After the skirmish that killed Private Allen, the Confederates cavalry units retired to their camp near Woodbury and reported to battle to Captain Lewis who immediately took 60 men and proceeded toward Morgantown. About two miles from town, his advance guard came upon a numbers of Union troops posted on the crest of a rugged hill across the road. It was Captain Netter’s men of Company B, which included William Hampton and Thomas Ward.

Intending to rejoin Colonel Burbridge at Cromwell as ordered, Captain Netter had marched his men to a point south of Morgantown. They had gone about a mile or two from town when Netter’s twenty-one man detachment, reinforced by a body of Ohio County Home Guard, encountered the 60 Confederate cavalrymen of the First Mississippi Cavalry Regiment under the command of Captain Lewers. The Union men had spotted the Confederates first without being detected. They lay in wait on both sides of the road for the Rebel cavalry. William Hampton and Thomas Ward went into their first battle with only twelve days of training. When the Confederates road into their hiding place, the Union men rose and fired.

The Confederate advance guard withdrew without injury and rejoined Captain Lewers who then had half of his troops to make a frontal cavalry charge while the other half attempted a flanking maneuver to cover the attack. The nature of the rocky ground caused horses moving off the road to slow to a walk under withering fire from Captain Netter's men. The cavalry could not close in on the infantry. The Colt revolving rifles of Company B made Lewers’ men pay a high price for their effort.

Captain Lewers later wrote of the battle: "…I then divided my command, sending one-half to the right with a view of engaging the emery’s attention in that direction while I could charge him by the road in front.

I soon ascertained that we were unable to effect anything against the enemy posted as they were. We were fully in range of their Minnie muskets, without being able to reach them with our guns and repeaters, while at the same time we found the ground of such a character as to prevent our ascending the hill except at a walk, and completely exposed to the fire of their entire force. One man and several horses having been wounded, I deemed it proper to withdraw and return to my camp."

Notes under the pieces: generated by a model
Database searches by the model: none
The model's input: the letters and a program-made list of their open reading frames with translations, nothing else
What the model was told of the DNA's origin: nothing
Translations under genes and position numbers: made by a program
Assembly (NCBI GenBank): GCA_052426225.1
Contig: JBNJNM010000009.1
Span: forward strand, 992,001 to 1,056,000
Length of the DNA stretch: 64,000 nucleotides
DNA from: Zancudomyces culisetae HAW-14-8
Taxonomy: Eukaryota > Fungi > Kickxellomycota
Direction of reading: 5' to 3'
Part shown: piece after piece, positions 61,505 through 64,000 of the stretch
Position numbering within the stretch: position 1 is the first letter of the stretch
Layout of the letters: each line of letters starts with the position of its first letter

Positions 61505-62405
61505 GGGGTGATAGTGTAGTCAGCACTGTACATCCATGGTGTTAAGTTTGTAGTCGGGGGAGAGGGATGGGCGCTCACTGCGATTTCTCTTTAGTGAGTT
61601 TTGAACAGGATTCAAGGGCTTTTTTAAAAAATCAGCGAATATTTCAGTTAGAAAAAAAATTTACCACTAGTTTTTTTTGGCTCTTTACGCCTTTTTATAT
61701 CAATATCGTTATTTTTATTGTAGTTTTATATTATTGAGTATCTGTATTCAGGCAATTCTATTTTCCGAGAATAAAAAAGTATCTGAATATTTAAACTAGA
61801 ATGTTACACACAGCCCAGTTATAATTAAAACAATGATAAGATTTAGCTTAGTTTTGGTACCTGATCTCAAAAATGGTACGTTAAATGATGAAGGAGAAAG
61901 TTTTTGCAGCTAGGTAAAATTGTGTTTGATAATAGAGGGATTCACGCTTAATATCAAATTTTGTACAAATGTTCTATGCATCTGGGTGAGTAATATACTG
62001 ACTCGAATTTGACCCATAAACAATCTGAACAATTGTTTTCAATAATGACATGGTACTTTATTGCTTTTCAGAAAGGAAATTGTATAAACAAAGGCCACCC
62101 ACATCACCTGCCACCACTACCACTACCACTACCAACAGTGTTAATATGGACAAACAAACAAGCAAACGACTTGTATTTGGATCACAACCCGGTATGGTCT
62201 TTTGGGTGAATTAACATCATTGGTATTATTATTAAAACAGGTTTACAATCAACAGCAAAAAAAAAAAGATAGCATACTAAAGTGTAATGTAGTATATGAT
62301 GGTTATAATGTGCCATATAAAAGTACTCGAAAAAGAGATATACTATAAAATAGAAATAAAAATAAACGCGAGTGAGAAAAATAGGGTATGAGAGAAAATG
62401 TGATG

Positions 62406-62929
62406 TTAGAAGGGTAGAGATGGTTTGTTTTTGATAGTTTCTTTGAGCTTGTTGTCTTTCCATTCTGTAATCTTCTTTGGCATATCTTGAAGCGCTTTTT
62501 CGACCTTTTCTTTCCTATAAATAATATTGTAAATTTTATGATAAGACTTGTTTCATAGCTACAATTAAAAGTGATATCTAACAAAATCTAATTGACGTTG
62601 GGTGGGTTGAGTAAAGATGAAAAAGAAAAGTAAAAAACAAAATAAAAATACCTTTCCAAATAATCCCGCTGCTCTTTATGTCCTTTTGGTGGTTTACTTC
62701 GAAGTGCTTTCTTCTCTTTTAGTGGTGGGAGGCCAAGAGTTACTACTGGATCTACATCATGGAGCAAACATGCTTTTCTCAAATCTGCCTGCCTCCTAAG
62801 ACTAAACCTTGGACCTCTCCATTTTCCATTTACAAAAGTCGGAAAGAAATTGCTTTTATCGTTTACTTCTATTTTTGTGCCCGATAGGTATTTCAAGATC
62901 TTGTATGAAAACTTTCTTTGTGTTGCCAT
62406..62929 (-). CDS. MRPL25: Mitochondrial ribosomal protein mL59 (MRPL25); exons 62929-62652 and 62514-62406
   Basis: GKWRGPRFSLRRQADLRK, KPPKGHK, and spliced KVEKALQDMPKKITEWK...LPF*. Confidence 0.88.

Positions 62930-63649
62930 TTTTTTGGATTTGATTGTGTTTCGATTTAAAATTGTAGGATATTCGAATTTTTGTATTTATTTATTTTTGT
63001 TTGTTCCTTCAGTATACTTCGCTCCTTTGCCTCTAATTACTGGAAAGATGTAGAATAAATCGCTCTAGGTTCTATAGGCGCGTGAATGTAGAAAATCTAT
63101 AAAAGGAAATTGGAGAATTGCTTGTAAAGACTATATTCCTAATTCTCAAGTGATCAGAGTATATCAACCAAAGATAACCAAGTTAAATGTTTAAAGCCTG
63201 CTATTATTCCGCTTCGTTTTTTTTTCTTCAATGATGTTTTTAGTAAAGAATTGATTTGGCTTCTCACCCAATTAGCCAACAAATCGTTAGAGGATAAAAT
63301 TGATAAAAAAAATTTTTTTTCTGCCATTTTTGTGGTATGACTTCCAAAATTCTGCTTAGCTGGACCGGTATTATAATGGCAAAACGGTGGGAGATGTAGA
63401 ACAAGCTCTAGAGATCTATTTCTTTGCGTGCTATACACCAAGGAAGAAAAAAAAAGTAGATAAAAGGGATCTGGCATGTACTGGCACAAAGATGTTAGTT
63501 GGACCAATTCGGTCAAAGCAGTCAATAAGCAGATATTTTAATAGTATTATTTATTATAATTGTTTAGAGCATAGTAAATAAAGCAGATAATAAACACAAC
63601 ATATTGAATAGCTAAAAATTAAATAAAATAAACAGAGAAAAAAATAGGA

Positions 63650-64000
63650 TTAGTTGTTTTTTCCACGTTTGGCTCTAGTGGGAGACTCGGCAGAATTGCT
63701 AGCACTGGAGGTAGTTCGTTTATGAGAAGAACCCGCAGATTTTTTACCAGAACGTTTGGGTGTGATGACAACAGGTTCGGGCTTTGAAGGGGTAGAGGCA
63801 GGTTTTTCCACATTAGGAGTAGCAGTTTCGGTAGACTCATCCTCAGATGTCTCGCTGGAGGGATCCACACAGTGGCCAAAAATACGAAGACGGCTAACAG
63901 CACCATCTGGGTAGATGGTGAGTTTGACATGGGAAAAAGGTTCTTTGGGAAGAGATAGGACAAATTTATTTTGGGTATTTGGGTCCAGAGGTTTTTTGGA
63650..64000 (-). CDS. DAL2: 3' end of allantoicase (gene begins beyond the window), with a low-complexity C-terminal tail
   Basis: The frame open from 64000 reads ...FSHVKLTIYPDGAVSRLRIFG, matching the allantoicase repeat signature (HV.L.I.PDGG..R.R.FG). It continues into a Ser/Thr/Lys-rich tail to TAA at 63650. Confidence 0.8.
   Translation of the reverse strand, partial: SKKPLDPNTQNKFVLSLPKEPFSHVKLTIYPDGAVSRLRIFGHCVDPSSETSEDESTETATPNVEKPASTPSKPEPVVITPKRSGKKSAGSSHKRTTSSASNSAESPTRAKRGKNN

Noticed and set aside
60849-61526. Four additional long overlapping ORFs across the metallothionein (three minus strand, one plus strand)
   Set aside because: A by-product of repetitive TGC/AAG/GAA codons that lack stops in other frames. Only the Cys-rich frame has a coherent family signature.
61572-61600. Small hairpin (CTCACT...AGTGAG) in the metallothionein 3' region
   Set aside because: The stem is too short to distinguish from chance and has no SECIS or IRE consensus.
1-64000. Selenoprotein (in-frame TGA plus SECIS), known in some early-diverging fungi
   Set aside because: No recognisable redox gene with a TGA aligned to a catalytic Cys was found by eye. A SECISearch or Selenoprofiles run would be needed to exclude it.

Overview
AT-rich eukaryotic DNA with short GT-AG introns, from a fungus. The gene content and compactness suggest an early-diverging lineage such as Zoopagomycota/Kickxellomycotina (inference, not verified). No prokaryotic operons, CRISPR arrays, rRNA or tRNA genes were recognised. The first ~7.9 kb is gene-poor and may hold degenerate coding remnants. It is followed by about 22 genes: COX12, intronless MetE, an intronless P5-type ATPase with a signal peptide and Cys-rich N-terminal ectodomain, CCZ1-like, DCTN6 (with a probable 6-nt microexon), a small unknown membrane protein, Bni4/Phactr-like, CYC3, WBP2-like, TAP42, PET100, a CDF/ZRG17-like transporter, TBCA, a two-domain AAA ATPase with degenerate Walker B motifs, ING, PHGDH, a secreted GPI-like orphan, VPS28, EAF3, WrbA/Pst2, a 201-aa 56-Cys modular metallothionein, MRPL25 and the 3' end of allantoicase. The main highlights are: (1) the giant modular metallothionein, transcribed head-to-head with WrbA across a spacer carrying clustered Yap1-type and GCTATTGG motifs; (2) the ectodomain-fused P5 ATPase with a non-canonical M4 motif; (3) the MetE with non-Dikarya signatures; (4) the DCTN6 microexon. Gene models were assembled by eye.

Union reports say that six Confederates were killed. No Union men were killed, but several were injured including William Hampton. After the fight, the Confederates retired to the area of the Little Muddy Church and the Union men retired to near Woodbury where the Battle of Woodbury was then fought.

A Battle of Woodbury was fought on October 29, 1861, a half-mile from the home of Timothy Hampton in Woodbury. Union forces succeeded in driving all Confederates from Butler County to Bowling Green, some of who retreated to Fort Donelson, Tennessee where General U.S. Grant defeated the Confederates.

Company B was not engaged in the Woodbury battle. A few days afterwards, Company B attacked sixty-nine Texas Rangers in Rochester, Kentucky, and routing them. The Texans lost two killed and several wounded. (Others would report five or six were killed.) No losses or wounded were suffered by the Company B. Captain Netter’s men held the place under martial law until relieved.

The Regiment went to Owensboro where they encamped at the fairgrounds. In November the Regiment moved to Camp Burbridge near Calhoun where it was encamped with the 11th, 17 and 25th Kentucky Infantry Regiments and the 3rd Kentucky Cavalry. The Confederates were at Bowling Green, Russellville and Hopkinsville. The presence of these Regiments at Calhoun deterred the Confederates from advancing north of the Green River.